Not to steal the show from my long time friend and colleague Ron Moore, but I thought I would take just a moment to reflect on my earliest experiences with Richard Strauss' Der Rosenkavalier. It must have been either 1968 or '9; I was just a greenhorn music student, a horn player, at the University of Texas at Austin. Walter Ducloux had just come in to take over the UT Opera. The truth is, he didn't just assume the role. He challenged the UT Opera with a production of Strauss' Der Rosenkavalier.
I had not yet been around long enough to break into the UT Orchestra. There were more experienced and skilled players already in that deep end of the pool. However, I got my small opportunity with an offstage part in the final act. A small orchestra plays Baron Ochs' waltz as background to one of his romantic "interludes." The rehearsals were eye-opening for me. I saw how hard the pit orchestra had to work and also how demanding Maestro Ducloux was. But I also got to see an opera being made, closeup.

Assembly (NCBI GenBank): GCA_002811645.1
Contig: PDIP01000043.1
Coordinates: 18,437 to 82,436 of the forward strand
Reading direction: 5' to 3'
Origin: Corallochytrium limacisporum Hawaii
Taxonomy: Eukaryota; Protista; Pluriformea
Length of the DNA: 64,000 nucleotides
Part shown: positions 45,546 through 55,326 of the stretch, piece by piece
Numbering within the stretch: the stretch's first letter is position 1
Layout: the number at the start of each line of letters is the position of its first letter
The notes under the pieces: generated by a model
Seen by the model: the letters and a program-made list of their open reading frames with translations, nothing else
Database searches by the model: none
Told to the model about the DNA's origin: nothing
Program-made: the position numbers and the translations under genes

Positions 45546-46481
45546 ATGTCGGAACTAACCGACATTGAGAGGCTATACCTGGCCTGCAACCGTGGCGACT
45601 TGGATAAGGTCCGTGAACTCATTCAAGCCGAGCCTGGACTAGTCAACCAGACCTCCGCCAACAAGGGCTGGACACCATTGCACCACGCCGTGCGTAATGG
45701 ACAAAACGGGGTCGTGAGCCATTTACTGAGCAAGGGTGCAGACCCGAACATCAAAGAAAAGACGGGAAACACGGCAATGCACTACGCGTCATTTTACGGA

After each rehearsal and performance, at UT's venerable Hogg Auditorium, I would play my part, then quickly pack my horn, rush out the back door, then slip back into the auditorium to find a seat in the back row. From here I watched, awestruck by the performance, but even more profoundly moved by the emotional and artistic power of the opera. The final trio would unfold, and every night my tears would begin to flow. I was helpless in the grasp of the art, yet more than willing to surrender. I became of that moment, heart palpitating, trembling. The perfection of those final moments still causes my heart to sing whenever I hear, or see, that final scene. Yes, I still cry, not now and then, but every time I listen to Rosenkavalier. Listen, really listen, and you will too.
James Baker - Classical Music Host, KPAC-San Antonio